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Data Management & Sharing

Surveying Existing & Potential Data

Surveying Existing & Potential Data:

The first step in writing a strong DMP is to inventory all the data—data you’re using, producing, and sharing.

  • Are you building upon or reusing any existing data? If so, how are you accessing that data? Are there any restrictions due to copyright or privacy concerns? What documentation of that data is available? Which file formats are available?
  • What will the output of your research be? You may not need to account for every kind of data in your final DMP, but it’s a good idea to start as broadly as possible from project planning through implementation and publication. This can include quantitative/qualitative datasets, software code, reports, articles, etc.

Organization & Management

Organization & Management:

Funders want to see that you have a plan for responsibly managing data as it is being created and accessed by project team members. This is particularly important for research that involves human subjects or personally identifiable information. A good rule of thumb is to keep three copies of your data in geographically dispersed locations. At Ball State, some units maintain servers for such active data management, though a tool like Box may also be suitable for some research. With funding from the NIH, DARPA, and others, the Center for Open Science has also developed a popular, free collaborative research environment, the Open Science Framework.

  • Where will your data be stored day-to-day prior to its submission in a public repository?
  • Who will be responsible for managing data? Does the size of the team require the ability for multiple people to collaborate in data management? Are these people based at one or multiple institutions?
  • Are there any gaps in expertise or training for individuals responsible for data management?
  • Are there any privacy or confidentiality concerns regarding the data? How will your team protect the security of this data? How will it be anonymized/de-identified prior to submission in a public repository?

Formats, Standards, & Documentation

Formats, Standards, & Documentation:

Different funders will look for different levels of detail in a data management plan, but it’s important to understand the details of how you will describe your data so that others may access, understand, and reuse it. The answers to the questions below may vary widely depending on the nature of your data, your plans for data sharing, disciplinary best practices, publisher/funder requirements, etc.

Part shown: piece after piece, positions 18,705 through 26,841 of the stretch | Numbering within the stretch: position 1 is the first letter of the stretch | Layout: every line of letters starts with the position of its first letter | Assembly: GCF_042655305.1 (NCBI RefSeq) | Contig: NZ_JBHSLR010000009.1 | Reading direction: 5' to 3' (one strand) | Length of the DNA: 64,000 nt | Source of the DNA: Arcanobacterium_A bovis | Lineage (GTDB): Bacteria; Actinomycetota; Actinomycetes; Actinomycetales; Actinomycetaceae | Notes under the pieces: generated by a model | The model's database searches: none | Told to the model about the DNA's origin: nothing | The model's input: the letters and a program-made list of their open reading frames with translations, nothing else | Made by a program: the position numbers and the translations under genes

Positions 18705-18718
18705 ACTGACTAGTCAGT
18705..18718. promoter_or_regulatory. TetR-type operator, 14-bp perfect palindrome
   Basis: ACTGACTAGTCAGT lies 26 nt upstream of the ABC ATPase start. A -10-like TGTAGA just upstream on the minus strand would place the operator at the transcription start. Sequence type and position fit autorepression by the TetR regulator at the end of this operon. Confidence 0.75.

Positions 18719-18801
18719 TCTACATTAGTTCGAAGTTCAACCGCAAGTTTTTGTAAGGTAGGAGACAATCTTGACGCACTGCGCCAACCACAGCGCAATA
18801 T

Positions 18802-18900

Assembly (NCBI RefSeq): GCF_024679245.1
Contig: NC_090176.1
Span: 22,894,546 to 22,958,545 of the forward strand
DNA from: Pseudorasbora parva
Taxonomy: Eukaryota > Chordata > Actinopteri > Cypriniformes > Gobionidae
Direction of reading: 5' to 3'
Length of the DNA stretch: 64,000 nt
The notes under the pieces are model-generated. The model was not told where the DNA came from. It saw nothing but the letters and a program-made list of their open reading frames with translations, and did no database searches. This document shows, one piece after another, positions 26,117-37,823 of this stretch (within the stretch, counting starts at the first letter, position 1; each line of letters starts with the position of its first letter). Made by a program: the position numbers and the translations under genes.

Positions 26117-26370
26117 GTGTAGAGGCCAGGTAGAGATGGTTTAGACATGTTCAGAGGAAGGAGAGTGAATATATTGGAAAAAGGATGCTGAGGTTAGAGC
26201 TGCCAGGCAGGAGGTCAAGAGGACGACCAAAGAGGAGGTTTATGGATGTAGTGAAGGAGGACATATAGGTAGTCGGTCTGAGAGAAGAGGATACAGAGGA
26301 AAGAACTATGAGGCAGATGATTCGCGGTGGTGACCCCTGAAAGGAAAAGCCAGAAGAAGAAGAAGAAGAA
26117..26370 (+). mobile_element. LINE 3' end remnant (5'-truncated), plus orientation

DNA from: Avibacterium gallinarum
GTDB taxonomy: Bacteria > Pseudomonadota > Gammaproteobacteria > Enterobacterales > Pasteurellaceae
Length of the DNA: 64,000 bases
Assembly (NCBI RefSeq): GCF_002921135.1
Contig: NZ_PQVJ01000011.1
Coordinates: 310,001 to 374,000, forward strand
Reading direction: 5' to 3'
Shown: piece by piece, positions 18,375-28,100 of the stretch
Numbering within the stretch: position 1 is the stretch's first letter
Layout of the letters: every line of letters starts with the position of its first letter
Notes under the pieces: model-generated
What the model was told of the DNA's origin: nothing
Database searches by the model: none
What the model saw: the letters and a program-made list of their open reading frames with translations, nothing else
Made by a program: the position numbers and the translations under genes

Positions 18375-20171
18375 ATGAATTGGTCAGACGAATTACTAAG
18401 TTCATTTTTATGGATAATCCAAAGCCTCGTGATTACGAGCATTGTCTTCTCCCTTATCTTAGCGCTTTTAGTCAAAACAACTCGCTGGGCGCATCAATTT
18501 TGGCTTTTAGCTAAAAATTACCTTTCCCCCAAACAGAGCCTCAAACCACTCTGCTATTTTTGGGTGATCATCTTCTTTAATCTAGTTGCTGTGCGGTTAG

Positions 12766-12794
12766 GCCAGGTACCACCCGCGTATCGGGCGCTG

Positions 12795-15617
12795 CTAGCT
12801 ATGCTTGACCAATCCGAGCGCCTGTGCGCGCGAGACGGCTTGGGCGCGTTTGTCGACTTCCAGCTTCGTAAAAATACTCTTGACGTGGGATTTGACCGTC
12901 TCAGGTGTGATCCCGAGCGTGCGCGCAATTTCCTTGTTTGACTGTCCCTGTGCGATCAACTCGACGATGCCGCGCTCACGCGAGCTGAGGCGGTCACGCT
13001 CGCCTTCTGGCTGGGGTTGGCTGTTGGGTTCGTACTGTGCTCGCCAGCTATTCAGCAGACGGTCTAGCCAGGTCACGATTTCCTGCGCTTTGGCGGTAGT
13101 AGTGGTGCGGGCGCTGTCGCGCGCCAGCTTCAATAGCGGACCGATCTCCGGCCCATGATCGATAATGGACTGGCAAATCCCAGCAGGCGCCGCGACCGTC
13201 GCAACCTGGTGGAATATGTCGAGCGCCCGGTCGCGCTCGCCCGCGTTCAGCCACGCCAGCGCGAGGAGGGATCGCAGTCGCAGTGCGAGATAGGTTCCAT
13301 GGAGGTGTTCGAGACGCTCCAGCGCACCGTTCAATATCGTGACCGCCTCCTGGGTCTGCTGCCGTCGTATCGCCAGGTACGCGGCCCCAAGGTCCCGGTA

• What kind of file naming convention will be used, either manually or automatically generated?
  • What file formats will you be generating over the course of the project?
  • What kinds of metadata or other documentation will need to be associated with my data in order for other researchers to understand and/or replicate your research? Are there any specific standards or templates common to research in your field? Note that this may be guided in part by your choice of public repository for long-term archiving.

Long-Term Preservation & Data Sharing

Long-Term Preservation & Data Sharing:

Funders are increasingly concerned with how data is saved and disseminated over time, in part to ensure long-term impact of grant dollars. Whether or not your funder requires it, it is a good idea to deposit your digital files in a system managed by an organization—Ball State, a scholarly society, a funder, etc.—rather than trying to care for data on your own in perpetuity after your research has concluded. Ball State University Libraries can offer support in this area, though depending on your discipline/needs there are many other options such as Dryad, ICPSR, Figshare, Open Context, Humanities Commons, etc. The Registry of Research Data Repositories offers a large directory of options. Many funders and repositories require that you allow public access to the data generated by your project, though there is typically an option to embargo access for a limited period of time.

  • Are there any specific data repositories recommended by your funder or publisher? If so, what information do these repositories offer about preparing and submitting data and documentation? Do they offer any boilerplate text to insert into data management plans? What about a timeline for submission?
  • If your funder/publisher does not offer guidance on existing repositories, have you considered discipline-specific options listed in the Registry of Research Data Repositories ( or elsewhere?
  • Are you interested in submitting data for long-term preservation in Ball State’s institutional repository, Cardinal Scholar (one way to meet funder public access requirements)? Have you requested a letter of commitment from the University Libraries?
  • What is the copyright status of the data? To encourage wide access and reuse, will my collaborators and I consider open licenses such as those recommended by Creative Commons (, Open Data Commons (, or Github (